How do you get a nest egg if you don’t already have one?
- Start funding it with cash from the sale of some of the toys you sell to cut your budget.
- If you start your business as a side venture, any money you earn from it (while you’re still working full time) should go into the emergency fund.
- Eliminate retirement plan contributions and redirect the additional income into savings—short term liquidity will be more important than a retirement plan while your business is in an upstart status.
- Even when you reach your emergency fund goal—or your business becomes self-sustaining—continue to save money! A fat bankroll is the best remedy to an up and down cash flow.
Getting control of your credit
One thing you absolutely don’t want to do is go into self-employment carrying a bunch of debt. It’ll be like burdening your new venture with old obligations. And while it may not be possible to wipe your credit slate completely clean, the more debt you can eliminate beforehand the better your chances of success as an entrepreneur.
- Stop using credit from this point forward. Pay cash or don’t buy.
- Start paying off your smallest debts, and payoff as many as you can.
- If your car has a large payment on it, pay it off as soon as you’re able, or consider trading down to a beater paid with cash. If you have a home based business you probably don’t need anything more than a car that will get you from Point A to Point B.
- We covered this under preparing your budget, but if your carrying an out-size house payment, trading down to less expensive quarters will open up a whole lot of options. A mortgage is, after all, the biggest debt payment most people have. I won’t beat this point to death since it’s a deeply personal decision for most people.
If having a steady paycheck is the main reason people stay on at jobs they don’t like, having an employer sponsored health plan is probably not to far behind. Let’s face it, if you’re going to have your own business, you’re going to have to do something about health insurance coverage. It’ll be best to take steps to deal with it before going solo.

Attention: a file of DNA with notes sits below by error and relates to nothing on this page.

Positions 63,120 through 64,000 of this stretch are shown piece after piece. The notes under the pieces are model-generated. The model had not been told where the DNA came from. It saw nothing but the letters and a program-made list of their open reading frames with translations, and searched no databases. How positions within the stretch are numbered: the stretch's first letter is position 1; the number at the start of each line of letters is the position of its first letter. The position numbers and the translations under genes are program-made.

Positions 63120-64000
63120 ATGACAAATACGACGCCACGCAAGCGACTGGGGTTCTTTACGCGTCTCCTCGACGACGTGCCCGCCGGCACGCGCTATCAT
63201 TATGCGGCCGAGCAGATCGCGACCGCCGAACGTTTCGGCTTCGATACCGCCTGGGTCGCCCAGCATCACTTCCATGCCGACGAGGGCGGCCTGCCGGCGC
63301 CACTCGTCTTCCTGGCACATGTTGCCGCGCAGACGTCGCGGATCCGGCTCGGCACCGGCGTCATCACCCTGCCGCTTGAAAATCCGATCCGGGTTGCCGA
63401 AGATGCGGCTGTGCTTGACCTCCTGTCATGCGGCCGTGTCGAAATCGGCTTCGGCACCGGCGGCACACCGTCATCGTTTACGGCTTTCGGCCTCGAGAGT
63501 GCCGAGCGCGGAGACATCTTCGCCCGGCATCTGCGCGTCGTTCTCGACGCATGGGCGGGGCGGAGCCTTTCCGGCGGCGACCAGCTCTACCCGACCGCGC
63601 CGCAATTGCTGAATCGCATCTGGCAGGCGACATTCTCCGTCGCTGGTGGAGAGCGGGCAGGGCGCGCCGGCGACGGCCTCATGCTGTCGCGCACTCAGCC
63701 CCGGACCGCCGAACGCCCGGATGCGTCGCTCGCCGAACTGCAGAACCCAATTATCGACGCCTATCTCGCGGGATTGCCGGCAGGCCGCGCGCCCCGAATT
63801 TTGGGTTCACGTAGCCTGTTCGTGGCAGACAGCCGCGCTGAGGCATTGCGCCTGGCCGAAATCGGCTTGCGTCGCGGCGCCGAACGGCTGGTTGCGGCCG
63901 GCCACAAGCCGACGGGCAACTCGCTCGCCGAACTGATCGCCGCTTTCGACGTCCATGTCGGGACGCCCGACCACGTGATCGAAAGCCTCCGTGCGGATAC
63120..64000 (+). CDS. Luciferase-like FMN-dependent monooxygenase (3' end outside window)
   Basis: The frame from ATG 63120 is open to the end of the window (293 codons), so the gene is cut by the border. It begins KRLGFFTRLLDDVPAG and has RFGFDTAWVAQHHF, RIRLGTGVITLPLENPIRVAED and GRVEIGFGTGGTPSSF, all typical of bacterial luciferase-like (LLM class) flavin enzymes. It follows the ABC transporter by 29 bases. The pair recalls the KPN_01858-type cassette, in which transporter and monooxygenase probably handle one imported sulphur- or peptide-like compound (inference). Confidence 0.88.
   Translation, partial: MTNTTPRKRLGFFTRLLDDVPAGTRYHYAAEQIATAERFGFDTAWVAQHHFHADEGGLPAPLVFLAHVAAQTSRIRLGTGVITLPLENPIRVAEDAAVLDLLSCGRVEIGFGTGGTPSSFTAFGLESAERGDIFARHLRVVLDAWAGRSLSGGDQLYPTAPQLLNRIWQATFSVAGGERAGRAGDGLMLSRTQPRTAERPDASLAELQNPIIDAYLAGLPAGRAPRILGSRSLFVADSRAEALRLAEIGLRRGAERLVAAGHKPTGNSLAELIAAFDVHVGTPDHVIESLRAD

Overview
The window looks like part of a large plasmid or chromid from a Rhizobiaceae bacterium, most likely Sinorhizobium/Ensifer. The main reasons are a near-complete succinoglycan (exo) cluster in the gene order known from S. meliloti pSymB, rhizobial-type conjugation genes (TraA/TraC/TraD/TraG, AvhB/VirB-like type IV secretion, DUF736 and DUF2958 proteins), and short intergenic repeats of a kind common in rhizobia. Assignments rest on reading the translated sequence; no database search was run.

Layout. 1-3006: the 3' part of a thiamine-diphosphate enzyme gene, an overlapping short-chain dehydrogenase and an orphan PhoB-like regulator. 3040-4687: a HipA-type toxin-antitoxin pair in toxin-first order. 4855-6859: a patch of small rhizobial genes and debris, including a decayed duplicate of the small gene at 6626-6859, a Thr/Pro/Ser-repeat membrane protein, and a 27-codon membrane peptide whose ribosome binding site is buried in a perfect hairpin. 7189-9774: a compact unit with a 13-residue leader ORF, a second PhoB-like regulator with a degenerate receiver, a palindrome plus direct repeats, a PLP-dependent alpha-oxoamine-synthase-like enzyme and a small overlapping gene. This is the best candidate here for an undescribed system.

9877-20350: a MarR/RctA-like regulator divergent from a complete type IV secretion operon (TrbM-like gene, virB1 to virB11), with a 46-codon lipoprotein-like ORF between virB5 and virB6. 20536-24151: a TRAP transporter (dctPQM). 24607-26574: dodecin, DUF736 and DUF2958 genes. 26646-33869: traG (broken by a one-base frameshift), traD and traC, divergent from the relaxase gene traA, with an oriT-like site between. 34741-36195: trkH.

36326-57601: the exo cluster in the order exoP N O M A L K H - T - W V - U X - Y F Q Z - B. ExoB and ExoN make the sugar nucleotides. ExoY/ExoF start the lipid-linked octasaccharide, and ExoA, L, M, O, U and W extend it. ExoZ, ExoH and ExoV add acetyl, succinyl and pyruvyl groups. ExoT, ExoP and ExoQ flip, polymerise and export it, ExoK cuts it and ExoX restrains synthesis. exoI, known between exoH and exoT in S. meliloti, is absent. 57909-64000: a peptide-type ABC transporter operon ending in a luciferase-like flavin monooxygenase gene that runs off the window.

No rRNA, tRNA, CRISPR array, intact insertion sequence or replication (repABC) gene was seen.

- Start taking care of your health now and make it part of who you are—good health is the first, best kind of health insurance.
- Look into catastrophic health insurance that will cover major expenses only. It can be substantially cheaper than full coverage, and if you’re healthy you probably don’t need more comprehensive coverage anyway.
- Get a part time job that offers health insurance coverage. Many common employers do, including Starbucks, Barnes & Noble and Wal-Mart, as well as many banks, department stores and various government agencies.
- If you plan on taking advantage of your employers COBRA coverage, it might be a good idea to lower the coverage level while you’re still employed, that way the cost of the plan will be lower when you leave. Generally speaking, COBRA will lock you into the level of coverage you select while you’re employed with the company.
Can you think of any other plans and preparations that might be needed to get ready to move from a job to self-employment?
If you’d like to start a business of your own, but don’t know which to go into, check out my post, The Freelance Blog Writer Side Hustle. Blog writing is a chance to start a business small and to grow it–risk free.